‘We need help to tackle youth crime’

Youth worker Jed Sullivan serves lunch to, from left, Madison Smith, Emily Appleby, Tyler Masterson and Tyler Shorrocks at Blackpool Boys and Girls Club
Youth worker Jed Sullivan serves lunch to, from left, Madison Smith, Emily Appleby, Tyler Masterson and Tyler Shorrocks at Blackpool Boys and Girls Club
  • Youth workers have said they need action as well as words to support their “vital” work
  • Striving to reduce shocking figures that reveal hundreds of children are committing crimes in Blackpool
  • Calling for more support from politicians
  • Battling funding cuts and even the potential loss of premises while trying to help the town’s most vulnerable youngsters

Youth workers striving to reduce shocking figures that reveal hundreds of children are committing crimes in Blackpool are calling for more support from politicians.

After The Gazette revealed the alarming numbers of children, some as young as 10, being dealt with by the police, council bosses and the resort’s MPs moved to praise the positive work done to keep youngsters out of trouble.

It’s happening in spite of the council cutting funding

Now those youth workers have said they need action as well as words to support their “vital” work, as they battle funding cuts and even the potential loss of premises while trying to help the town’s most vulnerable youngsters.

Figures released by the Ministry of Justice show 603 offences were attributed to 10-to-17-year-olds in Blackpool, including crimes such as drug use, burglary and public order offences.

This included 139 youths charged with attacks – 44 of which were in the 10 to 14-year-old bracket.

Teams of youth workers, running award-winning projects in the town, have said there is a direct link between their work and fewer offences committed by youngsters, and say this shows their work needs all the more support.

Jed Sullivan, one of the trustees of Blackpool Boys’ and Girls Club (BBGC), said: “There’s a lot of good youth work going on but it comes from the voluntary sector, filling in for the local authority decimating its youth budget.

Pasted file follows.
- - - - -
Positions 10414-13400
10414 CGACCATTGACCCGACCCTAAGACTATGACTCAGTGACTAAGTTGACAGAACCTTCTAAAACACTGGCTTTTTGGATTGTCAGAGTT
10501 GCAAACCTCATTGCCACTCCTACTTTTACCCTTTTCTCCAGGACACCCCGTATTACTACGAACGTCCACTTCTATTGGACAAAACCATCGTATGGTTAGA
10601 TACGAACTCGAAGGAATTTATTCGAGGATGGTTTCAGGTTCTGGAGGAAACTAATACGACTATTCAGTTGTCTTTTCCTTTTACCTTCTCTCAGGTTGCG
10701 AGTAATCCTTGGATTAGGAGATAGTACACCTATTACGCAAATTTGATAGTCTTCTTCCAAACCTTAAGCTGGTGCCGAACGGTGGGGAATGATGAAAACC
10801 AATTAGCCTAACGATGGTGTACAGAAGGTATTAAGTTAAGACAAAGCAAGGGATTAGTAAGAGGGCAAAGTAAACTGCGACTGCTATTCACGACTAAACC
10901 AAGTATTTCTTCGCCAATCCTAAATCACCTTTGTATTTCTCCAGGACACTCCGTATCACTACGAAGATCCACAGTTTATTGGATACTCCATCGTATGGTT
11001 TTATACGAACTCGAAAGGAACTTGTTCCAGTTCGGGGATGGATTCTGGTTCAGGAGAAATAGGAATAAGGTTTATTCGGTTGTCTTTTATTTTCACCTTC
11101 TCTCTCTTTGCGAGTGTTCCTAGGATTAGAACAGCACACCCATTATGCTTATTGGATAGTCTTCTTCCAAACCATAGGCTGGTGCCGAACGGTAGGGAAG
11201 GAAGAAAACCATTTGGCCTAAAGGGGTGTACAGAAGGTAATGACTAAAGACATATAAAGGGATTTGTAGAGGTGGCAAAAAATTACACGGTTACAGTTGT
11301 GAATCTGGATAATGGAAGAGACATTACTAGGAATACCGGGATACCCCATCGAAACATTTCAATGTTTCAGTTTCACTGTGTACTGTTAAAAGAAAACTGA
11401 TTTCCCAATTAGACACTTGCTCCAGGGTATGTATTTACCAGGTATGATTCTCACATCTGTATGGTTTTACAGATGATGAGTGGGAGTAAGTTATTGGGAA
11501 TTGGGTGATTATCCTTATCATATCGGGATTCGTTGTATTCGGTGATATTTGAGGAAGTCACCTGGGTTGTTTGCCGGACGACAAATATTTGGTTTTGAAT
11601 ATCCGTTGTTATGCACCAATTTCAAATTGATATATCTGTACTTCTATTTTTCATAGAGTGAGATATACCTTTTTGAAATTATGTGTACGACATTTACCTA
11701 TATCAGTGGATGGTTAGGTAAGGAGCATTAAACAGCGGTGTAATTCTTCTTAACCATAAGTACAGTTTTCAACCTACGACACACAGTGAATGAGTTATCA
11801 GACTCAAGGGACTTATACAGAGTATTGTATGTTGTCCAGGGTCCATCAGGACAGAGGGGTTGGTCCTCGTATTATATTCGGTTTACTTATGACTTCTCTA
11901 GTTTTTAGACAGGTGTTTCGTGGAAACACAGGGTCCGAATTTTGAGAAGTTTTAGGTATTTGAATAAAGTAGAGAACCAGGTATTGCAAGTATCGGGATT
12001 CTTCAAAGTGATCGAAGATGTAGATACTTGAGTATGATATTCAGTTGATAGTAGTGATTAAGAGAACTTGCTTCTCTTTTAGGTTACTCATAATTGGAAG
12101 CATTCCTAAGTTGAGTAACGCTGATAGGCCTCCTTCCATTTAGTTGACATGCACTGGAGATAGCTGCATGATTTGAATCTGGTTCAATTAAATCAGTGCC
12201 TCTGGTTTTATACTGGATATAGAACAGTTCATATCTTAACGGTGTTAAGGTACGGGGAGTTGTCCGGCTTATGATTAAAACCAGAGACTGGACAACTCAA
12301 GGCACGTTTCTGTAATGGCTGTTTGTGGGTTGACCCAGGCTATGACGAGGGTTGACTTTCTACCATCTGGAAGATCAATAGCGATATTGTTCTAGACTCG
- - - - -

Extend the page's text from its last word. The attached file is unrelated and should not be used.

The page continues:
“It’s happening in spite of the council cutting funding.”

BBGC runs drop-in youth clubs at two Blackpool sites, at Queens Park in Layton, on Laycock Gate, and on Mereside estate, on Bowness Avenue, for children and young people aged eight to 25, as well as groups for young people with learning difficulties.

Youth worker Dave Blacker said: “We believe Coun Taylor was right when he said there is “good youth work” going on in Blackpool, and that you’ve got to “divert them from crime and into positive activities”.

“As an organisation now entirely independent of council funding, due to austerity cuts, we believe our two centres do exactly as he suggests, and it is our members who are the greatest advocates for encouraging their peers to join.”

Commenting on the crime figures for young people, Lawrence Hancock, who runs the award-winning Boathouse Youth, a project for young people in South Shore, said young people needed to be offered “positive” ways to spend their time.

He said: “Young people need positive relationships to make positive choices.

“Children go to school, and that offers positive relationships, but they spend more time outside of school.

“So taking away positive activities for young people, it’s almost a given that the devil makes work for idle hands.

“An investment needs to be made to provide positive influences for young people.”

The Boathouse Youth celebrates its sixth birthday this year, despite coming close to closure in 2011 due to difficulties in securing funding, and continues to open daily to help around 400 children, offering activities and holidays.

Its service does not come for free, however, and the club is reliant on charitable grants from a raft of organisations. BBGC is in a similar position, though it has managed to celebrate its 80th anniversary this month.

It had also been threatened with closure in 2013, after its council funding was slashed and it still faces a somewhat uncertain future at its Layton base as redevelopment of the Queens Park estate is ongoing.

But bosses at BBGC have said they can show clear links between their youth clubs’ work and fewer incidents of anti-social behaviour or criminal activity by young people.

Mr Blacker added: “We work with young people in that age group who do get in trouble for anti-social behaviour. We try to change that behaviour and set high standards that they hopefully take away from the youth club.

“It’s common sense that while they’re in the youth club, safe, then they’re not on the street causing trouble.”

Council supports ‘real impact’ of youth work

Council bosses who were forced to make cuts to public funding for some of Blackpool’s historic youth clubs, operating in the resort’s most deprived areas, have said they remain fully supportive of their work.

In the face of £14.1m of cuts, Blackpool Council slashed its £600,000 youth services budget for the 2013/14 financial year and established a Youth Fund, of £250,000, to plug the gap.

Coun Ivan Taylor, the authority’s cabinet member for education, said: “I very much value the work that is going on and is making a real impact.”